Ben and Virgil have developed a computer equipment "return" scam to raise easy cash. The group's in-house school misdeeds begin with homework cheat sheets: Daric gives Ben $50 a shot to prepare them and this becomes a cash cow for all four guys.

The complex algebra of the story centers on the fact that precisely because all these boys are winners, they want to succeed as losers, too. They want to be bad boys. With the cheat sheets and the scams they have more money than they can spend.

They're dealing stolen goods and they soon get into drugs: there's a demand, their fellow students think they're the Chinese mafia so they’re expected to do it, and they have the money to build a saleable stash. They begin partying every weekend and are so busy with their off-résumé activities that Ben can't get to his homework till one a.m. even on weekdays. Ben starts to do so much coke he wakes up one night with blood all over the sheets and he tells the others -- Virgil, Han, Daric -- that he wants out. Their answer: they give him a birthday present, a sophisticated new pistol. Nobody gets out. The games just get more dangerous.

Steve has had Ben take Stephanie to the formal because he's above such stuff. Daric tells Ben Steve must think he's ball-less. Daric has, however, arranged for all the boys to lose their virginity with a call girl.

Finally Steve asks the gang to rob his parents' house "to teach them a lesson," "because he cares about them". Rich-boy teenage angst has turned his love to hate. They agree to this new challenge -- high class burglary -- and Steve, obsessively precise, shows them all the routes and dry runs them through his posh house five times. Daric has a new scheme that short circuits Steve's request: he decides that instead of robbing Steve's parents, they're going to beat him up so he'll be the one who learns the lesson.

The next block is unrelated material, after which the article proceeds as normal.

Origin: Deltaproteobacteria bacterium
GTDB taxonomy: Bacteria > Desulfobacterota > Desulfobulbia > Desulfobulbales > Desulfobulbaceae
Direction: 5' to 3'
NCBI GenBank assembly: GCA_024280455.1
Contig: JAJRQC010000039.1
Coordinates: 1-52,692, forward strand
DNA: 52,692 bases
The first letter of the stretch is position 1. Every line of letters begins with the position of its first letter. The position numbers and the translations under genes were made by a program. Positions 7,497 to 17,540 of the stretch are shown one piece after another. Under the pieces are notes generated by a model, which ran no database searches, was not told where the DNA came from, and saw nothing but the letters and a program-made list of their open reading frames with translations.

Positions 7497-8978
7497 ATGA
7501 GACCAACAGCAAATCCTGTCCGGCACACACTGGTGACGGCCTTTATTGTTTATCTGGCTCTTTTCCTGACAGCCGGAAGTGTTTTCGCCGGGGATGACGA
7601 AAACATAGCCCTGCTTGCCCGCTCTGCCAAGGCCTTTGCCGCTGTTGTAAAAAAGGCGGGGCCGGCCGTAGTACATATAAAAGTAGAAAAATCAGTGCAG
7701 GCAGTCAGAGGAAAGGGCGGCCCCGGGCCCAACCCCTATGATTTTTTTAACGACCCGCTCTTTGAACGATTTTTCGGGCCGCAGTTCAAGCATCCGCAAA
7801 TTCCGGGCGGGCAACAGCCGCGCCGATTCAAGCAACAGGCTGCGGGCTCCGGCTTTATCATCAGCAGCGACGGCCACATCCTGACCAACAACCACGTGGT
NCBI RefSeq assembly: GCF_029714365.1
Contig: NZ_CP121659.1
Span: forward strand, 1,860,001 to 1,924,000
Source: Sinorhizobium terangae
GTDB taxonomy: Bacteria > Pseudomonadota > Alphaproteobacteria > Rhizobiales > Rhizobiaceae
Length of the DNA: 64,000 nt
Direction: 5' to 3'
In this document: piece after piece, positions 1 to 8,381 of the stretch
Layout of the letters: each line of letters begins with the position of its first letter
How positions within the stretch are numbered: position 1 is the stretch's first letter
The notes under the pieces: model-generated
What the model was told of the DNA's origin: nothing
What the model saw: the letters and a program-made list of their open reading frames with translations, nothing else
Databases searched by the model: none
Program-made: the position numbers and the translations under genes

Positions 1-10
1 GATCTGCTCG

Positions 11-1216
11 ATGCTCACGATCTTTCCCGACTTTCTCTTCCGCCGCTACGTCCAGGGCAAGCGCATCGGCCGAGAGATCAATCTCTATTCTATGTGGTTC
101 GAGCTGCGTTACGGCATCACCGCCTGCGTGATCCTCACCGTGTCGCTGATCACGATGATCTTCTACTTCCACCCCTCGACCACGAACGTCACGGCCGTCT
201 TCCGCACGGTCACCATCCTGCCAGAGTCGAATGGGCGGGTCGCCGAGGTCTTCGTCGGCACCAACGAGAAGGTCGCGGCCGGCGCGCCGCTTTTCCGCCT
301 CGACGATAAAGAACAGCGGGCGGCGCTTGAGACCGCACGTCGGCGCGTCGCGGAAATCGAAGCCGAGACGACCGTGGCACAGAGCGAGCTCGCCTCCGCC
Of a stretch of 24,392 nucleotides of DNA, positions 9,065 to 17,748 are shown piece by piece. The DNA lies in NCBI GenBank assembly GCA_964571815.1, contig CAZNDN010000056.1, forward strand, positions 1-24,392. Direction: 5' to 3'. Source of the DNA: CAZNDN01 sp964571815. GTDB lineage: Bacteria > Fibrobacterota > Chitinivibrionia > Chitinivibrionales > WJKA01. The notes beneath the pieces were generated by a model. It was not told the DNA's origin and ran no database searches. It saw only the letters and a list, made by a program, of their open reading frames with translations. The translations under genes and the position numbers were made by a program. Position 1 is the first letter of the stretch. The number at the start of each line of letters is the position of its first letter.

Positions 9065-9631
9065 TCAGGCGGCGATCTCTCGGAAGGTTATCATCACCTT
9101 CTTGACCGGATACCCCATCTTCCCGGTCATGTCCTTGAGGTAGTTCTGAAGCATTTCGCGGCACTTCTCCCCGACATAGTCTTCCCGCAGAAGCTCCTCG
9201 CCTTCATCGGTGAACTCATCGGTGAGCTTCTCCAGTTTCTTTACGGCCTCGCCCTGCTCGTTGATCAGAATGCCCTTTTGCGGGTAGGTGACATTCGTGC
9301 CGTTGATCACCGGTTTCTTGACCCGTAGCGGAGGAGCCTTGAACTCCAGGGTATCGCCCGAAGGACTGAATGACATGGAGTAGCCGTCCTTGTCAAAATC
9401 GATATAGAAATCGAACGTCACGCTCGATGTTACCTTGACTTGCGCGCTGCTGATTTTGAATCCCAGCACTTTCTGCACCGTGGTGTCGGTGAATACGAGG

The way this scene ends is the most haunting and disturbing moment of the movie. From being bright and funny it takes us to a very weird place, a point of no return, a bad luck place.

Viewers might remember Larry Clark's powerful "Bully" (2001) based on a true story of a young man murdered by a group of his friends in South Florida. The difference with "Better Luck Tomorrow" is that these smart Asian Americans don't look like they're going to get caught and we don't see the depth of their guilt and desperation following this act. It's almost a lark, a black joke that opens and closes the story with the grotesquely comic moment of Virgil and Ben sitting in the sun in a friend's back yard and hearing a cell phone ring, then discovering it's Steve's phone, buried with him in the yard. They dig it up and see it's Stephanie calling. She's concerned about Steve's disappearance, but becoming more keen on Ben.

The sour note is that we see Virgil shoot himself and Daric remarking "Will he be retarded or something?" Ben leaves in disgust at this remark and it's clear that Daric's leadership is eroded forever. But these guys are still winners on paper, guys destined to have "better luck tomorrow." The trouble is that this vague ending seems more calculated to please than to challenge us, and the moral void is an issue left dangling. The guys in "Shallow Grave" fall upon each other as in a classic Chaucer tale. The kids in "Bully" rat on each other and go to jail. Lin's cast just walk ambiguously away. Sometimes Lin is too entertaining and slick, but he and his fellow filmmakers are very deft and smart, and this is as edgy and memorable a high school movie as has been seen in many a year.

©Chris Knipp. Blog: